Admittedly, when you think of early adopters of social media technology your mind does not naturally drift to the American Red Cross. After all, the non-profit organization has been serving those in need for more than 130 years. Yet resourcefulness and innovative thinking has not only kept the American Red Cross at the forefront of disaster recovery for more than a century, it is also keeping the organization socially relevant and poised for growth well into the future.
The success of the American Red Cross Digital Operations Center (known familiarly as a digiDOC or Digital Disaster Operations Center) in Dallas, is a strong testament to the vitality of the organization, as well as Dell’s Legacy of Good program. The digiDOC celebrates an important milestone today at a special celebration hosted by TD Smyers, CEO, American Red Cross, North Texas Region and Mona Charif, Vice President of Marketing for Dell Services.
Recently I spoke with Anita Foster, Chief Communications Officer of the North Texas Region of the American Red Cross, to hear how the Digital Operations Center—powered by Dell—has made a difference to the way the organization responds to disasters, as well as day-to-day challenges.
GB: What have been some of the highlights of the past year for the Dallas center?
Foster: We actually opened the Dallas center on April 3, 2014 and, in all honesty, it was pretty harrowing! We had about a hundred special guests on hand to celebrate, but we also had a tornado outbreak at the same time. One of our special guests was Tom Bradshaw from the National Weather Service out of Fort Worth. Together we were watching the visualizations—the heat maps on the monitors—and the entire state of Texas was burning red. Before the curtain even dropped we understood the value of the digiDOC, because in the Conversation Cloud we were able to see the names of fairly rural cities that needed help right away, and we were able to send our responders to those areas first.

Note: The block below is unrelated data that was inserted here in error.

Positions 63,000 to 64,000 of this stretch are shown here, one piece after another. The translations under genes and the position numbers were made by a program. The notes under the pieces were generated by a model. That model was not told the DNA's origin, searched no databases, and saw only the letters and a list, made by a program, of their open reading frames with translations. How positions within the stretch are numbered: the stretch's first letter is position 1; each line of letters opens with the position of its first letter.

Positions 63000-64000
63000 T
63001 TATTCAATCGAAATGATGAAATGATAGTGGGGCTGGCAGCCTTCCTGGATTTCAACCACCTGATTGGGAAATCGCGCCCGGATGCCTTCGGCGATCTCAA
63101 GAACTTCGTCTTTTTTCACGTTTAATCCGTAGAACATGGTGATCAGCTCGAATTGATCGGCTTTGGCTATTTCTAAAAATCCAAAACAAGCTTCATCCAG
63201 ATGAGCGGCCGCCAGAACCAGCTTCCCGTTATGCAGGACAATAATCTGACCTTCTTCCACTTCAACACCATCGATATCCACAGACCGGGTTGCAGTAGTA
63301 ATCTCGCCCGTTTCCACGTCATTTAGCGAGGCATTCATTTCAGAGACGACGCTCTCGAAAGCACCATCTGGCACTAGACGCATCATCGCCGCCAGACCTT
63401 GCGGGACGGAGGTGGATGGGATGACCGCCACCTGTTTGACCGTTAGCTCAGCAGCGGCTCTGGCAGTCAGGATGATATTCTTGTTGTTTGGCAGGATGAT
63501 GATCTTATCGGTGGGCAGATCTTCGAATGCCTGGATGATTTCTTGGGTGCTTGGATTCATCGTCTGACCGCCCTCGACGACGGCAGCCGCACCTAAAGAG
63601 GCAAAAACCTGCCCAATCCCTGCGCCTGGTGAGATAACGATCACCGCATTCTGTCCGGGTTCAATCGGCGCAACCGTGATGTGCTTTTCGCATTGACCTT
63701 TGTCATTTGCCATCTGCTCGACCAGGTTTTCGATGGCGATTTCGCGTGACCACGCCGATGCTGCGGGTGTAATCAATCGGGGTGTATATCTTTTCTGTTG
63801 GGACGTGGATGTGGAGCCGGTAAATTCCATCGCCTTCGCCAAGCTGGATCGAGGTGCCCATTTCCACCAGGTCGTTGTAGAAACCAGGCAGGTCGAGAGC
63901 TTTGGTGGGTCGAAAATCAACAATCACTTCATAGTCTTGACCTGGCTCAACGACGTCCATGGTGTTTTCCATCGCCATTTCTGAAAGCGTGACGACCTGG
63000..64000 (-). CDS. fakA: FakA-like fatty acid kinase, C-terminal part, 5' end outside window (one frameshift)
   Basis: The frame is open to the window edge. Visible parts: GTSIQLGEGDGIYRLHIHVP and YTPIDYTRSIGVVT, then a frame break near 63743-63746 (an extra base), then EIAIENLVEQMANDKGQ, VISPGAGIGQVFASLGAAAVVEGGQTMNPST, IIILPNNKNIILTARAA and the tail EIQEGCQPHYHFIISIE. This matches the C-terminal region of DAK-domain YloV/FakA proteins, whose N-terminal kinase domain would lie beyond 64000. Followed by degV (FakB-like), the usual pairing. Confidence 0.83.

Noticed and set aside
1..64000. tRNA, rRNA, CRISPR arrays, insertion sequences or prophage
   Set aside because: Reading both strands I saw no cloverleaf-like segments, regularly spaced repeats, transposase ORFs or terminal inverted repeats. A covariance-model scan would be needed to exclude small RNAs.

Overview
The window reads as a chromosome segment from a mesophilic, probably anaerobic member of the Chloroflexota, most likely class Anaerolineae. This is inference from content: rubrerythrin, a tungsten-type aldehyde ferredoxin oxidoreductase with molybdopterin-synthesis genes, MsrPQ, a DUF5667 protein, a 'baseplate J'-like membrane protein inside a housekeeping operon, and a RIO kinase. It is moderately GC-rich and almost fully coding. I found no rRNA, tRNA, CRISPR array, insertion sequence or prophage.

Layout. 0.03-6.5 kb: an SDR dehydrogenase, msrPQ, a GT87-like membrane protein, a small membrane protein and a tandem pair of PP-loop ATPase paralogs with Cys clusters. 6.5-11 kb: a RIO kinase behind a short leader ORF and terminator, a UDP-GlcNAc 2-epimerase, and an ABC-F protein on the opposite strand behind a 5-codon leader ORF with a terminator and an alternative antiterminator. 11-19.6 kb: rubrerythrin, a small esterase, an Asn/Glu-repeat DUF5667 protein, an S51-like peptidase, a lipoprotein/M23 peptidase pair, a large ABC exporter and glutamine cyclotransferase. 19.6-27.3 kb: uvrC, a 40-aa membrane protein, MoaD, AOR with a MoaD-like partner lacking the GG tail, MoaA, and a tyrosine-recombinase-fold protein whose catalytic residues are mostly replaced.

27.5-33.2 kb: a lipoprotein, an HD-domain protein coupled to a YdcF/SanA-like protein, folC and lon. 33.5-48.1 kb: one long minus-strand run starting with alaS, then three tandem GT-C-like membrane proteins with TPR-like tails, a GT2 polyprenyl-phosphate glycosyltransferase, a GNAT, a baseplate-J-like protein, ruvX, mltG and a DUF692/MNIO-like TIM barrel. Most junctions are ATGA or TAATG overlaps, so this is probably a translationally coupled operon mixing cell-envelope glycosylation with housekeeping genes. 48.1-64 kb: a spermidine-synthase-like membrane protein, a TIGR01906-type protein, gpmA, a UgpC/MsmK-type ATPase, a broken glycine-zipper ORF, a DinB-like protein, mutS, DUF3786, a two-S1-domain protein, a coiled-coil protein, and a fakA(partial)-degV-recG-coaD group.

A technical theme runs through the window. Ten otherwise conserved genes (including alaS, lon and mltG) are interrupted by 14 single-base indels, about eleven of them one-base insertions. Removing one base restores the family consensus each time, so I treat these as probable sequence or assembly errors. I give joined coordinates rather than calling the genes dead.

Since then, we’ve been able to complete some very interesting projects. For example, we were the response team for the Arkansas tornado outbreak last spring. Our DFW Digital Volunteers (digiVOLs) teamed up with the team out of Philadelphia to work together to respond to people who, in the midst of a tornado coming right at them, took the time to seek help on Twitter. Social media is fascinating that way. People look for help and go to help on social media. About 36 hours prior to these events our digiVOLs disperse preparedness information. During and after the event we use Radian6 social listening software to help respond. We never know where these storms will hit, so that preparedness training is really valuable. Dell technology allows us to put information into the hands of people who need it—whether they are tagging us or not. Thanks to our partnership with Dell we were able to respond with messages that actually help save lives. After the storm, our digiVOLs also directly message people in distress who were standing amongst the rubble of their homes, or looking for lost loved ones. It’s powerful technology that is really making a difference in people’s lives.